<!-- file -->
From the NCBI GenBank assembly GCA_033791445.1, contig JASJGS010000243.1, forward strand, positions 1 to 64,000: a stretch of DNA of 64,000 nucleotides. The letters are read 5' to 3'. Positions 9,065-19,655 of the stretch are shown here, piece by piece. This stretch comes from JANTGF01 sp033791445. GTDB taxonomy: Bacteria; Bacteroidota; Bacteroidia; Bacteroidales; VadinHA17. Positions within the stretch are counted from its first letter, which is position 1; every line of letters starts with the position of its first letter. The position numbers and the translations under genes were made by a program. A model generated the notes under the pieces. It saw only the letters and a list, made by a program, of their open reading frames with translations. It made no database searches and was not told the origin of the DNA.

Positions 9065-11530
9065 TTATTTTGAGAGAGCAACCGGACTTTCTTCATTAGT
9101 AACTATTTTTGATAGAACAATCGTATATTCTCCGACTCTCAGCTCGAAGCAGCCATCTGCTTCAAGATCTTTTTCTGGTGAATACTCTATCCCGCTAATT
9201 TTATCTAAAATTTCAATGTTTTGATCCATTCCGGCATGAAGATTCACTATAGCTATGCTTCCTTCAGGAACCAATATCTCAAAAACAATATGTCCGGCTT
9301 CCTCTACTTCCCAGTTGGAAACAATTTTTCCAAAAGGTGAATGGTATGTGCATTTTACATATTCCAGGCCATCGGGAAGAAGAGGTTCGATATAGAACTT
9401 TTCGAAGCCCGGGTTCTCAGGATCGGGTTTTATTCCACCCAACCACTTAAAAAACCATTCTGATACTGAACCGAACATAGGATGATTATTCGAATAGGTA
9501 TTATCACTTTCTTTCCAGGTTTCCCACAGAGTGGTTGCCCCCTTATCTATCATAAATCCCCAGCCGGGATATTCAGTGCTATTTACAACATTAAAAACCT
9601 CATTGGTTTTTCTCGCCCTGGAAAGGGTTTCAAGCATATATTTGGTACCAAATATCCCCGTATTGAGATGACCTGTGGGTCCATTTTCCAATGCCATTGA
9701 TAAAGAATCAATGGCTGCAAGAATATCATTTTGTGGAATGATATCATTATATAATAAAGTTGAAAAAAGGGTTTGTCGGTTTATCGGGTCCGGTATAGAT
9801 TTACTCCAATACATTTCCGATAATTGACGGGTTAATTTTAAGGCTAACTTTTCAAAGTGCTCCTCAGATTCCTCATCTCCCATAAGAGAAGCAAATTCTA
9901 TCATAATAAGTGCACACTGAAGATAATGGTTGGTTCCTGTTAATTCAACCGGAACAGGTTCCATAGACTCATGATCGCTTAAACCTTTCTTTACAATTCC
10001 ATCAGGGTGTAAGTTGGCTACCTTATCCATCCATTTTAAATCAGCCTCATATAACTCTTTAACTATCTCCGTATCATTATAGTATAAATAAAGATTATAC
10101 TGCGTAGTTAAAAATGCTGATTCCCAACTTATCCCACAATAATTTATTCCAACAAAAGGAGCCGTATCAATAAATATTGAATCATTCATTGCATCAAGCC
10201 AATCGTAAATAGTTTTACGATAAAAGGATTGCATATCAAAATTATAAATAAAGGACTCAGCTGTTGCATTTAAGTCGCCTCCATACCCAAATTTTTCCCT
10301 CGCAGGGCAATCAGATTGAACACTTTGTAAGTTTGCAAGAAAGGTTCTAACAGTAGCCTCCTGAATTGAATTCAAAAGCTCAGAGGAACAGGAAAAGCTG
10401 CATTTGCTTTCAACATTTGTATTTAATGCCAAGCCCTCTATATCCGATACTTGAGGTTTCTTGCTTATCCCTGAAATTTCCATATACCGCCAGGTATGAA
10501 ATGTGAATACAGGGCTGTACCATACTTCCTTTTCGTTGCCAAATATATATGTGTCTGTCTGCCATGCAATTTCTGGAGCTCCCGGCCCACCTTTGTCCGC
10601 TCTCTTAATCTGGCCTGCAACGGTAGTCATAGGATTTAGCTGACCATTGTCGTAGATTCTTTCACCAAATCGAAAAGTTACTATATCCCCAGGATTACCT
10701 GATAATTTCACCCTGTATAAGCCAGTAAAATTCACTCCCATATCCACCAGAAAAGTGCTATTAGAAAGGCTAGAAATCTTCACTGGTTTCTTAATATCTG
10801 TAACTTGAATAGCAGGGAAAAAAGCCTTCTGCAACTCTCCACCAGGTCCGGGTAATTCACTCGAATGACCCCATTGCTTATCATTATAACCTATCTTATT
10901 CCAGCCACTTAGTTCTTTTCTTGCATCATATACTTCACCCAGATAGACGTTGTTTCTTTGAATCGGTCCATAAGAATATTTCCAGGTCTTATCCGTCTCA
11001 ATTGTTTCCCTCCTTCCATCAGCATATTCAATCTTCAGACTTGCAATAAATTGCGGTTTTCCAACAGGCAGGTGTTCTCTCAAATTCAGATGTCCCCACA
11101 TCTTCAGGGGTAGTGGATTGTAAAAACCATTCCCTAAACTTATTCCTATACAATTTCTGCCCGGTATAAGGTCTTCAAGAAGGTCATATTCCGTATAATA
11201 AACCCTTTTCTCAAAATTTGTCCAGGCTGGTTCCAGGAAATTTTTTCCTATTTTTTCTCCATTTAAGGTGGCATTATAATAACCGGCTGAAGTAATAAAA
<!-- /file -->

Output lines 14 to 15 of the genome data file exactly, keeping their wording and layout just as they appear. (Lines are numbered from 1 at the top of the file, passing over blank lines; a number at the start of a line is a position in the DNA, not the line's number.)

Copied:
10101 TGCGTAGTTAAAAATGCTGATTCCCAACTTATCCCACAATAATTTATTCCAACAAAAGGAGCCGTATCAATAAATATTGAATCATTCATTGCATCAAGCC
10201 AATCGTAAATAGTTTTACGATAAAAGGATTGCATATCAAAATTATAAATAAAGGACTCAGCTGTTGCATTTAAGTCGCCTCCATACCCAAATTTTTCCCT